3. Store Expenses (The operating costs of a retail location are significant. There will be more employees, generally higher rents and location costs, more regulation and consumer protections required, and other expenses to absorb such as theft and grounds maintenance for safe  public use.)

4. Profit

If our retailer adds $2.00 a pound to cover these costs, she is already at $6.20 a pound. And that my friends is why you do not pay $3.00 for lobster when you walk into a seafood market in Maine.

Since Gurnet Trading Co. is both a wholesaler and retailer, we are able to consolidate some of our costs and profit. Often we will pass the savings onto the fishermen and pay them above the local Boat Price.

Now, at the other end of the spectrum, if you walk into a seafood market outside of Maine you can expect to double that price. As a rule of thumb, there is a 1:1 relationship between the price of a lobster and the cost to ship it overnight.

If a retailer in Colorado has a direct connection to a wholesaler, in this example, he could get a salable lobster in store for maybe $8.40 (the $4.00 wholesale price plus $.20 for packing the lobsters, multiplied by 2 to for UPS or Fedex shipping charges. He then has to account for his own profit and a significantly higher rate of product loss.

If our Colorado retailer does not have a wholesale connection, he will be paying retail price and just to get his lobsters to his store will cost him more than $13.00 a pound.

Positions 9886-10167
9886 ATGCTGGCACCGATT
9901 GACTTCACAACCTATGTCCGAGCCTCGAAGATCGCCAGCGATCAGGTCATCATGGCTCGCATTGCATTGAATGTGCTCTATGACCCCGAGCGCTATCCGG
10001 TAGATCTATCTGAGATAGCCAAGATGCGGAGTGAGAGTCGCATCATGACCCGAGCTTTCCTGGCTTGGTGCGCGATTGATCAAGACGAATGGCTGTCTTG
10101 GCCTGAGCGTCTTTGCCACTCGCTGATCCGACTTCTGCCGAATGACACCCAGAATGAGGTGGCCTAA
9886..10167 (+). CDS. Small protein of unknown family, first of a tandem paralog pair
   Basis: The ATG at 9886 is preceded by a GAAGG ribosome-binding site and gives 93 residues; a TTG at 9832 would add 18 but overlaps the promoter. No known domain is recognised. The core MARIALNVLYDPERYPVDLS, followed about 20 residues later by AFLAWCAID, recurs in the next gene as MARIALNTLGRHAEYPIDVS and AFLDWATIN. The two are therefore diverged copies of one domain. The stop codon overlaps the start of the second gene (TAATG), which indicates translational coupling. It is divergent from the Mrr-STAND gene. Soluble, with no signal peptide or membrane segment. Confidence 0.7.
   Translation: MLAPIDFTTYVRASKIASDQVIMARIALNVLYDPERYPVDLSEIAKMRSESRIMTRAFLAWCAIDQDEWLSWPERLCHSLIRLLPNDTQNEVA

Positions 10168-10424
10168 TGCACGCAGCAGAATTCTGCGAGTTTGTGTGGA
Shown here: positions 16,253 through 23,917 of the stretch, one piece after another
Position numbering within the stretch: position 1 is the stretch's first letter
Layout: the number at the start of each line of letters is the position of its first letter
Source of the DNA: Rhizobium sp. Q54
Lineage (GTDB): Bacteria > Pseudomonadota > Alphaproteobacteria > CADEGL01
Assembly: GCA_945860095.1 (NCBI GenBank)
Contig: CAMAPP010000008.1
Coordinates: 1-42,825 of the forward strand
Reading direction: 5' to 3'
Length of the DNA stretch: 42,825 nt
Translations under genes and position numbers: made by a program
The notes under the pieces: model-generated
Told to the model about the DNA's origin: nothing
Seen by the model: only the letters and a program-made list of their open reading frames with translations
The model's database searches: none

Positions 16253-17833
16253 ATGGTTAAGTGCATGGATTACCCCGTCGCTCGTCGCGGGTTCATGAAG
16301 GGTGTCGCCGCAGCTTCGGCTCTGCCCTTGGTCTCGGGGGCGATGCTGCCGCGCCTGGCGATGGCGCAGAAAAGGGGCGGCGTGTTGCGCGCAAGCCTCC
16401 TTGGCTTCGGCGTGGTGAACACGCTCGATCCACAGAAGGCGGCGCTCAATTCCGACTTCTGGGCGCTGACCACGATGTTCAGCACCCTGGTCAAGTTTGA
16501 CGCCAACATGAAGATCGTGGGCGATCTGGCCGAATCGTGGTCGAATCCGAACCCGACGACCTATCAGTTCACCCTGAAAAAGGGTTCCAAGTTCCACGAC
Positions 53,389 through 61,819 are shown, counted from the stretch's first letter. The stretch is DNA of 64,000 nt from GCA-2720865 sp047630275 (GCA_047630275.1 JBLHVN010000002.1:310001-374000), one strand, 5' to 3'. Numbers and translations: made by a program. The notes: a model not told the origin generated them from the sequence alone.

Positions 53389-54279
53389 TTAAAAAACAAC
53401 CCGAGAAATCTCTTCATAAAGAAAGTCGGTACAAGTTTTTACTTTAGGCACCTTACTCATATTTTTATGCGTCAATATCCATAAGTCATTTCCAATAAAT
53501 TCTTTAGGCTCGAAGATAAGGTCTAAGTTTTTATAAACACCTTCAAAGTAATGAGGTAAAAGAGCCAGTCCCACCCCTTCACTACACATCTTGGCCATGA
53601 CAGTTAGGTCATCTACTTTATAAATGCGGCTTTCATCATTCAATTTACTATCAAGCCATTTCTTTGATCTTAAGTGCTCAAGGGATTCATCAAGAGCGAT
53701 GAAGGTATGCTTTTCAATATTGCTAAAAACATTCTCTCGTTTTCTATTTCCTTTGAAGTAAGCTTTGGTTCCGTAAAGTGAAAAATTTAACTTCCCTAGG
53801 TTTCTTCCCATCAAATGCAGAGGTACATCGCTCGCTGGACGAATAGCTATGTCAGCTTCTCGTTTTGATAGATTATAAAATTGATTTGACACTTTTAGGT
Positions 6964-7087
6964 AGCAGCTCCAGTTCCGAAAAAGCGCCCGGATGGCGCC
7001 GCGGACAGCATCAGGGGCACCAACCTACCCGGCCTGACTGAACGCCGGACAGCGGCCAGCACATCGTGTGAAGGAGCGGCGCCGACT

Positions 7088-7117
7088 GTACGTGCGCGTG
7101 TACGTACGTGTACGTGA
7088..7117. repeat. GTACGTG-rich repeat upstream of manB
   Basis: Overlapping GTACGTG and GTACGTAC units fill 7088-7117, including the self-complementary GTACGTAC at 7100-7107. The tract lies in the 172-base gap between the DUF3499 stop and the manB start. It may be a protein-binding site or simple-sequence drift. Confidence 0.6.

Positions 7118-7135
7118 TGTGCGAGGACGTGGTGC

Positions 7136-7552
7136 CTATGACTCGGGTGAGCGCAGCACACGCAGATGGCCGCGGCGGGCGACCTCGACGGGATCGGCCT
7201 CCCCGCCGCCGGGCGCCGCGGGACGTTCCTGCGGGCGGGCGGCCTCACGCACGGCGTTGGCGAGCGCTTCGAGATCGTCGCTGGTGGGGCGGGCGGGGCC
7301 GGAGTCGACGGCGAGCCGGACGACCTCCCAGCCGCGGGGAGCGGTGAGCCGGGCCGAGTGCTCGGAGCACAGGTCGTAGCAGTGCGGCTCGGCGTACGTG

C. Shedders or Hardshell?

The prices quoted by the media are always for a softshell lobster. A softshell lobster can not be reliably shipped and expected to remain alive. Generally, if we are shipping a softshell lobster it will be cooked first.

Hardshell lobsters, particularly when lobsters are cheapest, are caught less frequently than shedders. Due the lack of supply, they command a premium; further increasing the price you may see in your local fish market.

Shedders can survive the transport to a local market, but markets more than a day's drive will be selling hardshells.

D. Truck or Plane?

The media also neglects to mention transport costs. Lobsters are hardy creatures, but they do not like to be out of the water for more than a day. To get to destinations outside the "one day ground" region, lobbies have to hop a plane.

E. "Lobster is cheaper than ground beef."

Gah! I hate this statement. It makes me so angry. It is bold faced lie and only shows how little someone knows about the food they eat.

The top grade 91% lean ground Angus beef at my local Hannaford is currently priced online at $5.29 per pound. Gurnet Trading Co's current in-store price for chick lobsters is $4.99 per pound.